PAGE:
Mix up a luscious frosting
"Whether you're a cake connoisseur or a frosting fiend, we can all agree that frosting is what makes a cupcake a cupcake," Nelson told TODAY.
To avoid clumpy, watery frostings, follow Nelson's simple tips.
1. For the smoothest texture: Sift the confectioners' sugar. It might seem like yet another slightly annoying step but in the end, it will be worth it when that frosting is free of lumps.
2. Use right the type of butter: Use fresh, unsalted butter to control the amount of salt. Butter should be slightly cooler than room temperature. Using fine grain sea salt, rather than courser salts, will ensure it dissolves easily. Nobody wants to bite into any crunchy flakes (unless they're on the top with some dark chocolate and caramel).
3. Use a high-quality vanilla extract: Since frosting has so few ingredients, the quality of each ingredient is important. Nelson likes to use Nielsen-Massey vanilla, for example.
4. Create the right texture: If possible, use a stand mixer for maximum control and steady power. Hand mixers work, too. Maintain a medium-low mixing speed and break up the butter by beating it until just smooth. This speed will prevent excess air from being incorporated into the frosting, which results in a "a dense frosting with an ice cream-like texture. For lighter, fluffier textures, Nelson advises beating the frosting faster and longer.
5. Don't wait too long to frost: Always let the cupcakes cool before frosting them (unless you want a goopy, melted mess), but don't wait too long. Frosting the cupcakes after they've baked helps seal in the flavor and freshness of the soft cake.
"I frost cupcakes with an offset spatula, to create the signature Sprinkles swirl. I add a heavy dollop of frosting to the top and scrape away excess while rotating the spatula and cupcake in opposite directions," Nelson said. "If you use this technique, be sure to hold the base of the cupcake lightly — it is delicate!"
Since "a simple swoosh of frosting" and a few sprinkles can make anyone "feel like a kid again," Nelson told TODAY there's no pressure to get elaborate here, despite the endless temptation from food-themed Instagram posts. However, if decorating is half the fun for you and your family, Nelson dished on a few easy ways to turn a plain cupcake into something fanciful.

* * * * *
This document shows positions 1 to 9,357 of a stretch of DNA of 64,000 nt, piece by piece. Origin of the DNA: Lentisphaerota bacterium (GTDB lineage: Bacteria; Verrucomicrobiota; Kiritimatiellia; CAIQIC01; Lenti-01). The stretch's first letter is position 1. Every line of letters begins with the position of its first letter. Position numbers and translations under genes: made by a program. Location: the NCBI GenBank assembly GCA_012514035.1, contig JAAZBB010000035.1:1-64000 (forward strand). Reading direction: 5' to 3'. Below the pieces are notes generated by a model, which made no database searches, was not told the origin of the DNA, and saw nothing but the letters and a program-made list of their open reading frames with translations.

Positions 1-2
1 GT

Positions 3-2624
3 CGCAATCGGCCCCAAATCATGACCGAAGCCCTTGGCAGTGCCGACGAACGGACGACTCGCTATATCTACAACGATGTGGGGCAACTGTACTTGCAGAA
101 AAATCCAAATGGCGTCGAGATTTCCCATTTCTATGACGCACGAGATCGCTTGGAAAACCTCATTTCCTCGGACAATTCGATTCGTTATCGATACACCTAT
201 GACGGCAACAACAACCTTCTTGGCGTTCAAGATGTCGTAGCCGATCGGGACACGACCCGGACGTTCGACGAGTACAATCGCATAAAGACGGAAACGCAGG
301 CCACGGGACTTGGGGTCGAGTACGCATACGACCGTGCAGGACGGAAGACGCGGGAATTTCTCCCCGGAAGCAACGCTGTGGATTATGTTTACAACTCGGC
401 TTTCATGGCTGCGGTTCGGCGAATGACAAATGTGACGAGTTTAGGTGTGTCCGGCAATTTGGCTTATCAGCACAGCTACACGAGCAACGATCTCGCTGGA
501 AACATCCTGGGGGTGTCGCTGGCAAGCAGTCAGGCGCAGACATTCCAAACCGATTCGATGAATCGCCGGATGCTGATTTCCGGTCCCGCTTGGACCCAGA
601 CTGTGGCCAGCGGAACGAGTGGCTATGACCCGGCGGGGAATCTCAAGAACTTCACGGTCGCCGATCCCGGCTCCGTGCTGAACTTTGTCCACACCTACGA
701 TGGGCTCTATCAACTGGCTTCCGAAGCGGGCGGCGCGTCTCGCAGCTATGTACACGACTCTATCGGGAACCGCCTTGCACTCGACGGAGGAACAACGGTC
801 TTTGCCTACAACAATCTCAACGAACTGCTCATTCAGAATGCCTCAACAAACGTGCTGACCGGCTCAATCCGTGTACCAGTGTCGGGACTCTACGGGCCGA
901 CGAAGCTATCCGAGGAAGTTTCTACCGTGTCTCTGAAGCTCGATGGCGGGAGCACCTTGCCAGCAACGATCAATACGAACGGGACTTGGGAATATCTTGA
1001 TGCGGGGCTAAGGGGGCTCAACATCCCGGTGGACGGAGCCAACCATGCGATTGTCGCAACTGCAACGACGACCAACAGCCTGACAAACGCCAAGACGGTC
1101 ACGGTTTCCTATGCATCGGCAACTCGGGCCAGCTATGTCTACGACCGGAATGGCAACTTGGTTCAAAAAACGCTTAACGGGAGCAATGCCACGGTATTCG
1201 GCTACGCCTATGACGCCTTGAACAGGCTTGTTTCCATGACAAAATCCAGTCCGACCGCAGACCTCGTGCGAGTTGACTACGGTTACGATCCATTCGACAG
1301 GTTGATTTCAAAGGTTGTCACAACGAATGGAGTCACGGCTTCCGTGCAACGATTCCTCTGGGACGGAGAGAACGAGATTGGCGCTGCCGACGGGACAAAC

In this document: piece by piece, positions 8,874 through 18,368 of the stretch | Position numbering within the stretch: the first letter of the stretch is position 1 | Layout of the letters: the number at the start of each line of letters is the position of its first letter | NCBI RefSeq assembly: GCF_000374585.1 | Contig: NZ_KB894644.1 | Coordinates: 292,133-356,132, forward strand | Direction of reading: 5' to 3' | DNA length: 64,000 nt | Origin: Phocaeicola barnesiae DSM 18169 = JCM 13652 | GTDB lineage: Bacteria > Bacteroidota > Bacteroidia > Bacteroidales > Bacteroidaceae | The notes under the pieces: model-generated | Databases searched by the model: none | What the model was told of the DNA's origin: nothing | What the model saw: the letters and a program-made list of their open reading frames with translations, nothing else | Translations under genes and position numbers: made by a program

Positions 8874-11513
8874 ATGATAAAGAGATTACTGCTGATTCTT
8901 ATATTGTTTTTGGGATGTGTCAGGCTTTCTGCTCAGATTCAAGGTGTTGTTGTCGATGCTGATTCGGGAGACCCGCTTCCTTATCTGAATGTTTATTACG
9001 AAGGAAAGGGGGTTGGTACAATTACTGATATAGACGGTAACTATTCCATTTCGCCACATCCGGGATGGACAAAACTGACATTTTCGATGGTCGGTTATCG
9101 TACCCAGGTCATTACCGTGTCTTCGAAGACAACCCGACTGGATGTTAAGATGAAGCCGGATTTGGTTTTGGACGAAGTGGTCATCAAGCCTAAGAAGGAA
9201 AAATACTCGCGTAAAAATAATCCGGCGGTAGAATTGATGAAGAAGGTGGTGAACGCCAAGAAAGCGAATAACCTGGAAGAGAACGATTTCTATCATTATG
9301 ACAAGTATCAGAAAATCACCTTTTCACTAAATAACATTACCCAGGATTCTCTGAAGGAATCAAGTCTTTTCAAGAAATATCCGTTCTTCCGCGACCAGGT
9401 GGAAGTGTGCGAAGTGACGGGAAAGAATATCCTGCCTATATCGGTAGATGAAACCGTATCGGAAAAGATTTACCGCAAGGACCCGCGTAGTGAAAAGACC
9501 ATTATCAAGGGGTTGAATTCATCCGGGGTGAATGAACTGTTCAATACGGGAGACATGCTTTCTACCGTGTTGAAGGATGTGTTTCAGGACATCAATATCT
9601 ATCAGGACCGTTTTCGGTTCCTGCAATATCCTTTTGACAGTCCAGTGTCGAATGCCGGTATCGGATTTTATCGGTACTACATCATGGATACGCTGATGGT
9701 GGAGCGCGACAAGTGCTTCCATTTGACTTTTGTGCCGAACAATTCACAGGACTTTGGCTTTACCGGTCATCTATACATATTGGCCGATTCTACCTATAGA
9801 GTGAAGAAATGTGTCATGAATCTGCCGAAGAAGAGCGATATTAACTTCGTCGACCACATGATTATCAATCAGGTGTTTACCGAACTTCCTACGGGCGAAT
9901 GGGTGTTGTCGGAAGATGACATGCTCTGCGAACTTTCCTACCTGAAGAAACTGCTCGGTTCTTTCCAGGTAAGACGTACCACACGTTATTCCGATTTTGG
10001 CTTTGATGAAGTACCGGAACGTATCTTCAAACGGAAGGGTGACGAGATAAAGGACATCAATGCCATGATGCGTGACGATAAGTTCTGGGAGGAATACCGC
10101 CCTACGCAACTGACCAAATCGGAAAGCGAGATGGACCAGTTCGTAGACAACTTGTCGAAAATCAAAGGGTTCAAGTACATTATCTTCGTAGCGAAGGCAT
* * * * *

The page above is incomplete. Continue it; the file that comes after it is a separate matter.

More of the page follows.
1. Use a piping bag: Nelson uses piping bags and tips to swirl her frosting into bakery-quality mounds. Use a large start tip to pipe around the perimeter of the cupcake and keep squeezing out the frosting until it's in a nice heap.
2. Try fondant: This pliable decorating material is like edible Play-Doh. Nelson recommend purchasing white fondant and using food coloring gels to achieve a custom shade. Once the color is to your liking, you can mold or cut your fondant into shapes. Fondant cutters look like mini cookie cutters and come in all shapes — flowers, letters, numbers, just to name a few.
3. Go natural: Flowers from the garden or organic (edible!) flowers from the market make lovely toppers. Delicately cut slices of fruit, a dusting of cocoa powder or chocolate shavings are also easy ways to give cupcakes an extra-special gourmet feel that will steal the show at any party.
"I've always said that cupcakes are the little black dress of the pastry world. They are so versatile and can be endlessly customized to enhance any occasion," said Nelson. "Happy baking!"